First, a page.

(CNN) -- A major Atlantic storm packing hurricane-force winds pummeled England, France, Belgium and the Netherlands early Monday, knocking out power to 220,000 homes in England and blocking roads and railways with fallen trees. At least nine people were killed.
Wind gusts as strong as 99 mph battered the south coast of England, and authorities warned of travel disruptions across the region.
At least two storm-releated deaths were confirmed in England, and a third person was reported missing.
Police in Kent said a 17-year-old girl was killed Monday morning when a tree fell on the home where she was sleeping in Hever, south of London.
A man in his 50s was killed when a tree fell on a vehicle Monday in Watford, northwest of London, according to Hertfordshire police.
In Germany, five people were killed, four of them by fallen trees. A woman in the city of Heiligenhafen was killed when a wall supporting a terrace fell on her.
A tourist was killed by a falling tree in Amsterdam, police said.
And in France, the body of a woman was found on a beach near Belle-Ile. Witnesses said the woman was swept away by a wave.
As the storm approached, rescuers had to suspend their search for a missing teenager believed to have been swept out to sea. The unidentified teenager disappeared from Newhaven, East Sussex, on the southern coast, according to the Royal National Lifeboat Institution.
Authorities were checking whether two other deaths were related to the storm. A man and a woman died -- and a third person was hospitalized -- as a result of a gas explosion at a house in Hounslow in West London, London's Metropolitan Police said. Investigators were checking whether a tree that had fallen in the area damaged gas pipes and caused the blast.
The storm also affected France, Belgium and the Netherlands. A woman was killed by a falling tree in Amsterdam, local media reported. Officials said 42,000 homes in northern France were without electricity. Overnight, the number of homes in France without power peaked at 75,000.
The strongest wind gusts in England -- 99 mph -- were recorded on the Isle of Wight, which is off the southern coast, the Met Office said.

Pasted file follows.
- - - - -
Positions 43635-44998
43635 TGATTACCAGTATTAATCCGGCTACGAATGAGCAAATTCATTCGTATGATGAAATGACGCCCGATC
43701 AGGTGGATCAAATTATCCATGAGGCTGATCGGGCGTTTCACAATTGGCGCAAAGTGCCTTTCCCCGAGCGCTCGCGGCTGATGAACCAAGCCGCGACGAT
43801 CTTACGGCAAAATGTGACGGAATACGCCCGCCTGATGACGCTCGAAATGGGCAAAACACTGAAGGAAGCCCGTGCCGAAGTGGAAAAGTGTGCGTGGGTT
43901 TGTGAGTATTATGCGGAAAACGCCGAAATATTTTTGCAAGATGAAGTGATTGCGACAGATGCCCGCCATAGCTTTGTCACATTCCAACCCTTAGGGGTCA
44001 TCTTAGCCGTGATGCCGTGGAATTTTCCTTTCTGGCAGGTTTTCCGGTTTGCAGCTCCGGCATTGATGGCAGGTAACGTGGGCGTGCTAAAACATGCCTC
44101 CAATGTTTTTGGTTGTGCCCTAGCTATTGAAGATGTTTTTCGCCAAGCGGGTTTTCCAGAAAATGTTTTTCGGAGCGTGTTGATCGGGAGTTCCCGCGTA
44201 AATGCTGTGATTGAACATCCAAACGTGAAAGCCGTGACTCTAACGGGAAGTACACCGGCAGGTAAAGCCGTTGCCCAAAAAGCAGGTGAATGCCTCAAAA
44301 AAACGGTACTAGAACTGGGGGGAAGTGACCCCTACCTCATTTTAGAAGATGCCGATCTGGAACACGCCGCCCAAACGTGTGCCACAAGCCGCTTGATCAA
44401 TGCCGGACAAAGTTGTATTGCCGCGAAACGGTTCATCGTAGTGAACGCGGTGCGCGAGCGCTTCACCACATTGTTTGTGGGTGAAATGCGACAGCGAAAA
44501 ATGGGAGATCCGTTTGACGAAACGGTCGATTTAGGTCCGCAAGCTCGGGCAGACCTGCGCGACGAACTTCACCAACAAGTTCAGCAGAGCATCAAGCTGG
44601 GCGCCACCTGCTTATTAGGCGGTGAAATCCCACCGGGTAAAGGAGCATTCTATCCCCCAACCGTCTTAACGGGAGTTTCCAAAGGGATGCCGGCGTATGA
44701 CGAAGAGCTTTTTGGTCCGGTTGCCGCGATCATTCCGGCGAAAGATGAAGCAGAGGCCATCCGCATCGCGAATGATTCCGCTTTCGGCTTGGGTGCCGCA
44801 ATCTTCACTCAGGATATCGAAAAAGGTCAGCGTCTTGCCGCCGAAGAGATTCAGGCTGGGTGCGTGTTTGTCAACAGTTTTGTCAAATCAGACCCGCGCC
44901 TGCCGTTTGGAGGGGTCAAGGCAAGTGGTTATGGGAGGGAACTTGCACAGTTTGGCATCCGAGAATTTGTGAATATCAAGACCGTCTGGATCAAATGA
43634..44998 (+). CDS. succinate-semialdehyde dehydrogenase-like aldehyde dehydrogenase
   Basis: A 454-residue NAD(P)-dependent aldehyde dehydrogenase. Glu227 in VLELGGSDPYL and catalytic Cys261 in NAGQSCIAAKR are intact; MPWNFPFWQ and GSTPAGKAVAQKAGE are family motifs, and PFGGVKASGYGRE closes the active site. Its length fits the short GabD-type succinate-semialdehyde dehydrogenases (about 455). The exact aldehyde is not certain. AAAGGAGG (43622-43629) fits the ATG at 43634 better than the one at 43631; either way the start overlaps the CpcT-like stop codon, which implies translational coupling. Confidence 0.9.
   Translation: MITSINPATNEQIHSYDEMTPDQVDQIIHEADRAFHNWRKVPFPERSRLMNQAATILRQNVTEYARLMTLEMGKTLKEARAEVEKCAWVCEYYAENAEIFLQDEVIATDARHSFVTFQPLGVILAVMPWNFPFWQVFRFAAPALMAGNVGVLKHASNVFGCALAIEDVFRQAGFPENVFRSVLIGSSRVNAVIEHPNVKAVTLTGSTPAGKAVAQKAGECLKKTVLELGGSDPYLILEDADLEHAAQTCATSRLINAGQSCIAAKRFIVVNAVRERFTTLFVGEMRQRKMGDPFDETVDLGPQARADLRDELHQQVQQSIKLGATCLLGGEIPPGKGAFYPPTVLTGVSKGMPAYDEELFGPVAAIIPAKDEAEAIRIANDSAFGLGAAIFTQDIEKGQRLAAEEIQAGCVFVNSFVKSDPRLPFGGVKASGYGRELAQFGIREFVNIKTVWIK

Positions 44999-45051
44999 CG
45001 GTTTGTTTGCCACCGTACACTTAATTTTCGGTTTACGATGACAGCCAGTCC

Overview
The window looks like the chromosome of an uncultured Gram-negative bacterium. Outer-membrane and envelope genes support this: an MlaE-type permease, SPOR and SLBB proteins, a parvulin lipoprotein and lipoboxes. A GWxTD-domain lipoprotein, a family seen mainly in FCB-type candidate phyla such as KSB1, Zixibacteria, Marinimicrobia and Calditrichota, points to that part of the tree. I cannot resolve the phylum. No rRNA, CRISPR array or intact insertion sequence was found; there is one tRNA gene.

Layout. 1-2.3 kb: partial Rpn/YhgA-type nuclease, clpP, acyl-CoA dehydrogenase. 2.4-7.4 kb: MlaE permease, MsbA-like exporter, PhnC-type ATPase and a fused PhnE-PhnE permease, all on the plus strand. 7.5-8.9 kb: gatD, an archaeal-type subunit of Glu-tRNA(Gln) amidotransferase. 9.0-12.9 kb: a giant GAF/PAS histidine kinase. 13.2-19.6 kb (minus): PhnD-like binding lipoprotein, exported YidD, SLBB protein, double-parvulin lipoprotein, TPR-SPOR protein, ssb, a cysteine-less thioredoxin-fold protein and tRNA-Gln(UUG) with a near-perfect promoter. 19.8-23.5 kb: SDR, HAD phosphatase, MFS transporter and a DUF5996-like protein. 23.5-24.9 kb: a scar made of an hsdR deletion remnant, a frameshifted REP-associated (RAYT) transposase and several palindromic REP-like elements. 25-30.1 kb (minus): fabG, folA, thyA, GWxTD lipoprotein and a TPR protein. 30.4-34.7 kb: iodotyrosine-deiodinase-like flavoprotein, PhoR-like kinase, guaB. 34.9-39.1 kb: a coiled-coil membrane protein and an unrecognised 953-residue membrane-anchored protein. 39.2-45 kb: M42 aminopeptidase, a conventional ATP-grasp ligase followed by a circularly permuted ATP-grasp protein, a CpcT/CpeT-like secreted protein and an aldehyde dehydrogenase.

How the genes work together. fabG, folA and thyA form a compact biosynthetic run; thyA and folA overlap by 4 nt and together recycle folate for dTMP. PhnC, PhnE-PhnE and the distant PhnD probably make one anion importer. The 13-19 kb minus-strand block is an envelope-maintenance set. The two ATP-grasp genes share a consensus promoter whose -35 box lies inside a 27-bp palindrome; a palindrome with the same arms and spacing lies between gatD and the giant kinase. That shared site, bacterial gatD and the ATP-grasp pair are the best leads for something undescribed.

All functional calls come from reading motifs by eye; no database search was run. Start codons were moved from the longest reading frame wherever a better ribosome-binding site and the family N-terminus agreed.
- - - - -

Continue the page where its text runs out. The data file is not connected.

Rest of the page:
The storm cut power to people across the southern part of England.
The Energy Networks Association, which represents British and Irish power operators, said that 220,000 homes were without power in the southeast, southwest and midlands of England.
Energy companies said they were working to restore power as quickly as possible.
Authorities warned that the heavy rain from the storm could cause flooding in some areas. Eighteen flood warnings were in place in southwest England, the government said.
In the southeast, Sussex Police said they had had reports of more than 125 trees down across the county. They warned drivers to be careful, especially on smaller roads.
Network Rail, which manages Britain's rail infrastructure, said more than 100 trees were on rails in the network across the southeast.
Heathrow Airport said it was reducing the number of flights Monday because of the severe weather.
Weather forecasters had said before the storm arrived that it could be the region's worst in a decade.
But they said they didn't expect the conditions to be as severe as those during the "Great Storm" of 1987, which was responsible for the deaths of 18 people in Britain and four in France.
In 1990, the "Burns Day Storm" left a trail of destruction from the Isles of Scilly to Denmark, killing 100 people, including 47 in the British Isles, according to the Met Office.
CNN's Joseph Netto, Dana Ford and Erin McLaughlin contributed to this report.